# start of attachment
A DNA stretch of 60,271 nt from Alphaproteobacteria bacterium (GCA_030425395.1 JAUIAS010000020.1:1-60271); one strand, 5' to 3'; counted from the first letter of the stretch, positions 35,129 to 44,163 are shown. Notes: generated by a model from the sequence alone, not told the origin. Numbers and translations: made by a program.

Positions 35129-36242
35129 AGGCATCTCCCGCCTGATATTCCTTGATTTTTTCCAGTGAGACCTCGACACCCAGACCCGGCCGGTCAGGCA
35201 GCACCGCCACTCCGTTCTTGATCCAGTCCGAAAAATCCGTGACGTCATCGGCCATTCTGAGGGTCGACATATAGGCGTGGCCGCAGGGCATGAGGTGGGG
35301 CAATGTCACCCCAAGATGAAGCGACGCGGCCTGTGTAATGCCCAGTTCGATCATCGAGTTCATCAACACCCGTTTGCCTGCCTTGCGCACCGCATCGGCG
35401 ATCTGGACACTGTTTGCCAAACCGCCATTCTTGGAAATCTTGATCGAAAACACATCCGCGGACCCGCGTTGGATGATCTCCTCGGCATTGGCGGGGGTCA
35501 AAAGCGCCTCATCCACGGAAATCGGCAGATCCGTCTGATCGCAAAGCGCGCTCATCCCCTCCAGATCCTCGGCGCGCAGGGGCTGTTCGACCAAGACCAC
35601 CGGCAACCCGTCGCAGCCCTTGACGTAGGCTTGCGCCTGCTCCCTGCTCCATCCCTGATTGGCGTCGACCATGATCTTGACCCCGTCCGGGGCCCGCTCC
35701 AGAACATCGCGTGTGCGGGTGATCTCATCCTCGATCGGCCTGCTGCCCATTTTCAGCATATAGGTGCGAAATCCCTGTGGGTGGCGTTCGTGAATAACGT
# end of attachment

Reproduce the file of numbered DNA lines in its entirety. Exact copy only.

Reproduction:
A DNA stretch of 60,271 nt from Alphaproteobacteria bacterium (GCA_030425395.1 JAUIAS010000020.1:1-60271); one strand, 5' to 3'; counted from the first letter of the stretch, positions 35,129 to 44,163 are shown. Notes: generated by a model from the sequence alone, not told the origin. Numbers and translations: made by a program.

Positions 35129-36242
35129 AGGCATCTCCCGCCTGATATTCCTTGATTTTTTCCAGTGAGACCTCGACACCCAGACCCGGCCGGTCAGGCA
35201 GCACCGCCACTCCGTTCTTGATCCAGTCCGAAAAATCCGTGACGTCATCGGCCATTCTGAGGGTCGACATATAGGCGTGGCCGCAGGGCATGAGGTGGGG
35301 CAATGTCACCCCAAGATGAAGCGACGCGGCCTGTGTAATGCCCAGTTCGATCATCGAGTTCATCAACACCCGTTTGCCTGCCTTGCGCACCGCATCGGCG
35401 ATCTGGACACTGTTTGCCAAACCGCCATTCTTGGAAATCTTGATCGAAAACACATCCGCGGACCCGCGTTGGATGATCTCCTCGGCATTGGCGGGGGTCA
35501 AAAGCGCCTCATCCACGGAAATCGGCAGATCCGTCTGATCGCAAAGCGCGCTCATCCCCTCCAGATCCTCGGCGCGCAGGGGCTGTTCGACCAAGACCAC
35601 CGGCAACCCGTCGCAGCCCTTGACGTAGGCTTGCGCCTGCTCCCTGCTCCATCCCTGATTGGCGTCGACCATGATCTTGACCCCGTCCGGGGCCCGCTCC
35701 AGAACATCGCGTGTGCGGGTGATCTCATCCTCGATCGGCCTGCTGCCCATTTTCAGCATATAGGTGCGAAATCCCTGTGGGTGGCGTTCGTGAATAACGT